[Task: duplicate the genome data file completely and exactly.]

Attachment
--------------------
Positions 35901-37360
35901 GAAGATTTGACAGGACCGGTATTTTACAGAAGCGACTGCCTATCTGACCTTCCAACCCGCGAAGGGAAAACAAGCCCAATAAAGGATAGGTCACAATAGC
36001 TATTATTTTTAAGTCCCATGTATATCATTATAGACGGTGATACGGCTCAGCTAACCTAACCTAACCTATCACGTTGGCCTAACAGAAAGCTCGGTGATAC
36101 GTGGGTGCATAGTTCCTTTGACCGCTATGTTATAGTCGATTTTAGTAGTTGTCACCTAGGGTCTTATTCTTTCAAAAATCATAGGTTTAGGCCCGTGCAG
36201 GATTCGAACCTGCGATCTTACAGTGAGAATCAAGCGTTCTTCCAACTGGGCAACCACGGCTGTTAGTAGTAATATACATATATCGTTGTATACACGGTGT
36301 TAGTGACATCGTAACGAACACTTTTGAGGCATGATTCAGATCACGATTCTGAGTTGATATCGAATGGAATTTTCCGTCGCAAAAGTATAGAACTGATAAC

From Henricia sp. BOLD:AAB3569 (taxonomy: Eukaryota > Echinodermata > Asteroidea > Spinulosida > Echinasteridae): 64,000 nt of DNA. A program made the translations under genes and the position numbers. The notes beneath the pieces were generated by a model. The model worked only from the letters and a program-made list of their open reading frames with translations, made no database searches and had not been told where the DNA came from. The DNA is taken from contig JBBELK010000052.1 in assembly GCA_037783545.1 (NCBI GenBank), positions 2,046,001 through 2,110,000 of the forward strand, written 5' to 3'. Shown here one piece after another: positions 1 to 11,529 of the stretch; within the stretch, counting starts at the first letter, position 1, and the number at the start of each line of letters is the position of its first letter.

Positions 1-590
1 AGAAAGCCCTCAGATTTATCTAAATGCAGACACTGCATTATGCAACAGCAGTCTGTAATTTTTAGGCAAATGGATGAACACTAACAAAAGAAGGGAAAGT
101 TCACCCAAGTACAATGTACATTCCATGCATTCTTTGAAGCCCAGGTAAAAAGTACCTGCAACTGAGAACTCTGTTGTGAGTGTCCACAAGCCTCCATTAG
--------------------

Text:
Positions 35901-37360
35901 GAAGATTTGACAGGACCGGTATTTTACAGAAGCGACTGCCTATCTGACCTTCCAACCCGCGAAGGGAAAACAAGCCCAATAAAGGATAGGTCACAATAGC
36001 TATTATTTTTAAGTCCCATGTATATCATTATAGACGGTGATACGGCTCAGCTAACCTAACCTAACCTATCACGTTGGCCTAACAGAAAGCTCGGTGATAC
36101 GTGGGTGCATAGTTCCTTTGACCGCTATGTTATAGTCGATTTTAGTAGTTGTCACCTAGGGTCTTATTCTTTCAAAAATCATAGGTTTAGGCCCGTGCAG
36201 GATTCGAACCTGCGATCTTACAGTGAGAATCAAGCGTTCTTCCAACTGGGCAACCACGGCTGTTAGTAGTAATATACATATATCGTTGTATACACGGTGT
36301 TAGTGACATCGTAACGAACACTTTTGAGGCATGATTCAGATCACGATTCTGAGTTGATATCGAATGGAATTTTCCGTCGCAAAAGTATAGAACTGATAAC

From Henricia sp. BOLD:AAB3569 (taxonomy: Eukaryota > Echinodermata > Asteroidea > Spinulosida > Echinasteridae): 64,000 nt of DNA. A program made the translations under genes and the position numbers. The notes beneath the pieces were generated by a model. The model worked only from the letters and a program-made list of their open reading frames with translations, made no database searches and had not been told where the DNA came from. The DNA is taken from contig JBBELK010000052.1 in assembly GCA_037783545.1 (NCBI GenBank), positions 2,046,001 through 2,110,000 of the forward strand, written 5' to 3'. Shown here one piece after another: positions 1 to 11,529 of the stretch; within the stretch, counting starts at the first letter, position 1, and the number at the start of each line of letters is the position of its first letter.

Positions 1-590
1 AGAAAGCCCTCAGATTTATCTAAATGCAGACACTGCATTATGCAACAGCAGTCTGTAATTTTTAGGCAAATGGATGAACACTAACAAAAGAAGGGAAAGT
101 TCACCCAAGTACAATGTACATTCCATGCATTCTTTGAAGCCCAGGTAAAAAGTACCTGCAACTGAGAACTCTGTTGTGAGTGTCCACAAGCCTCCATTAG